How can healthcare administrators attract more diverse candidates and increase diversity among their staff, and why is it important to do so? Risha Grant, a diversity and inclusion expert, shares best practices of diversity, equity, and inclusion (DEI) in the healthcare industry.
What is diversity and inclusion?
Grant describes diversity as a basic fact of anyone’s identity. “It’s who you are, it’s your race, it’s your ethnicity, it’s your age, your sexual orientation, it’s your religion,” she explains. “But it’s also your food preferences, your clothing choices, how you rock your hairstyle. It is who you are, point blank, period.”
Grant points out that some people may feel compelled to “close the door” on their diversity when they go to work each morning because they don’t feel like their diversity is valued there. This may look like a quiet coworker who doesn’t seem to contribute — and the way to usher them in is through inclusivity.
To be inclusive means creating an environment that is welcoming and helpful to everyone. “Who are you sitting next to on a daily basis that you can teach to play the game, to be part of the team?” is the question Grant suggests we all start asking.
Understanding different types of bias
When it comes to practicing inclusivity among diverse sets of people, there’s a chance you may encounter bias, which comes in the forms of unconscious bias and validated bias. “The most pervasive issue that is affecting us today [is] unconscious biases, and not just [from] us as individuals, but [from] us within our companies, our culture,” Grant remarks.
Unconscious bias is a basic process in which our brains go on “autopilot,” taking in information about people around us and using it to navigate interactions in our day-to-day lives. This is called a bias synapse, or “BS.” There is also validated bias, which comes from experiencing actual discrimination or prejudice because of one’s diverse qualities.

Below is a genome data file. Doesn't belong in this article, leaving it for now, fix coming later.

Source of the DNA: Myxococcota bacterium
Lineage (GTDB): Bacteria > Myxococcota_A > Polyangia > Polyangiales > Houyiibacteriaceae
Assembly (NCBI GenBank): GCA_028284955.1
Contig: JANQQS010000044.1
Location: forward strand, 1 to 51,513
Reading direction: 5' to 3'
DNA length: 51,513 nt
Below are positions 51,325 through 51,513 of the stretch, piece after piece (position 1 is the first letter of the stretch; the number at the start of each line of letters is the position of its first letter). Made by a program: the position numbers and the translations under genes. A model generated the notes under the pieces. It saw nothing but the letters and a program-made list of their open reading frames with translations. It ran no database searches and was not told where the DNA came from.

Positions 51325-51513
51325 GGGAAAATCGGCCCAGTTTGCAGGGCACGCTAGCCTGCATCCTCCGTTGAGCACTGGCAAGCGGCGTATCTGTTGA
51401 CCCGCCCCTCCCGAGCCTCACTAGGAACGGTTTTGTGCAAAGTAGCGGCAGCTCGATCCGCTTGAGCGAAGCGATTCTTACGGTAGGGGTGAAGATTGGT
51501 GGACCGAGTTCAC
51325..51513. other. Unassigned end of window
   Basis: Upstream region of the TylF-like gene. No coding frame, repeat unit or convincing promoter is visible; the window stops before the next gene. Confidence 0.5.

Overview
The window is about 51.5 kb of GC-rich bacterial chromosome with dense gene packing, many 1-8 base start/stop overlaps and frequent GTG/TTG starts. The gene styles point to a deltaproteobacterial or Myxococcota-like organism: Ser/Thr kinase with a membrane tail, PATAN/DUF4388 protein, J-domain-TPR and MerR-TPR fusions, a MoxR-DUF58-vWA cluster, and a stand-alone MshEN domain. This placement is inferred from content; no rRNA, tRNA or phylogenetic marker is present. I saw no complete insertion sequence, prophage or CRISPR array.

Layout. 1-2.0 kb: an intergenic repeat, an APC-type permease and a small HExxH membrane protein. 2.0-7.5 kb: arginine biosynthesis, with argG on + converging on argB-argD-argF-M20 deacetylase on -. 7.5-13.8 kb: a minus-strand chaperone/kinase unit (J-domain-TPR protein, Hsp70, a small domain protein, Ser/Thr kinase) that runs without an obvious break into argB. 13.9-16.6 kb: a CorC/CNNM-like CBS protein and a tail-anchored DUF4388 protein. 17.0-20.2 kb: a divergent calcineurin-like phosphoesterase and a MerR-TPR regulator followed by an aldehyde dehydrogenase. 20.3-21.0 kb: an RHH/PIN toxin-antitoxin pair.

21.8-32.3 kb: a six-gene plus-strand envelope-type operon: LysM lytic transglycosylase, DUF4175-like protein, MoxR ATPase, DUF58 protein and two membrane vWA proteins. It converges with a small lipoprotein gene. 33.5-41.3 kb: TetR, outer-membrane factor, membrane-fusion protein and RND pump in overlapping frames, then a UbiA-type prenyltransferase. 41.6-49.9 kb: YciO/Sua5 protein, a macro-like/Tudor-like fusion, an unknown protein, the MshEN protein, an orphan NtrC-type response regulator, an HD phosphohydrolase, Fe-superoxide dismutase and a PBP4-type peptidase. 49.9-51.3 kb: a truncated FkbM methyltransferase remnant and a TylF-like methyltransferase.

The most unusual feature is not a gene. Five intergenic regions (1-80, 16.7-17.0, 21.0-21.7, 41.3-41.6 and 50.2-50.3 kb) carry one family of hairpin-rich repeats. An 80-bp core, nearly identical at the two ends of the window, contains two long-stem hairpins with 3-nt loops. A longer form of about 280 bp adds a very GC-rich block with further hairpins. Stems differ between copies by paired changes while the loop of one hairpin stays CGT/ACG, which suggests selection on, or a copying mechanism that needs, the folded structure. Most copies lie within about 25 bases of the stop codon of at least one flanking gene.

Addressing bias to support DEI efforts
To interrupt unconscious bias and increase diversity in our workplace cultures, Grant has come up with a three-step process to help individuals identify, own, and confront their biases.
1. Identify your bias
The first step to disrupting bias is to identify your personal bias synapse, or the “real and unconscious bias.” Grant urges people to try exercises to identify who they may have a bias against, like imagining who you wouldn’t want to sit next to on an airplane and why. The answer to that question is where one’s bias may lay, and that bias is built up and reinforced in our lives by four main drivers: personal experience, friends, family, and the media.
Personal experience comes from the interactions one has personally with different people, which may be positive or negative. Relationships with friends and family, Grant informs us, impact what kind of people we like, trust, or accept into our communities.
Adding to this, the media we consume can convey messaging that impacts our basic understanding of how other people live. As Grant points out, media-based misunderstandings can vary from harmless perceptions to harmful and limiting assumptions — keeping people in boxes that they don’t belong in.
2. Own your bias
Once you have identified your bias, you have to own it. Grant’s advice is simple: Say it out loud so you can hear how unreasonable it really sounds. After this, she says, owning the bias is simple because we can draw on lessons we learned as children — “You don’t call people names or talk about them behind their backs.” That means making an effort to work and play well with others, things most of us have practiced since we were young.
3. Confront your bias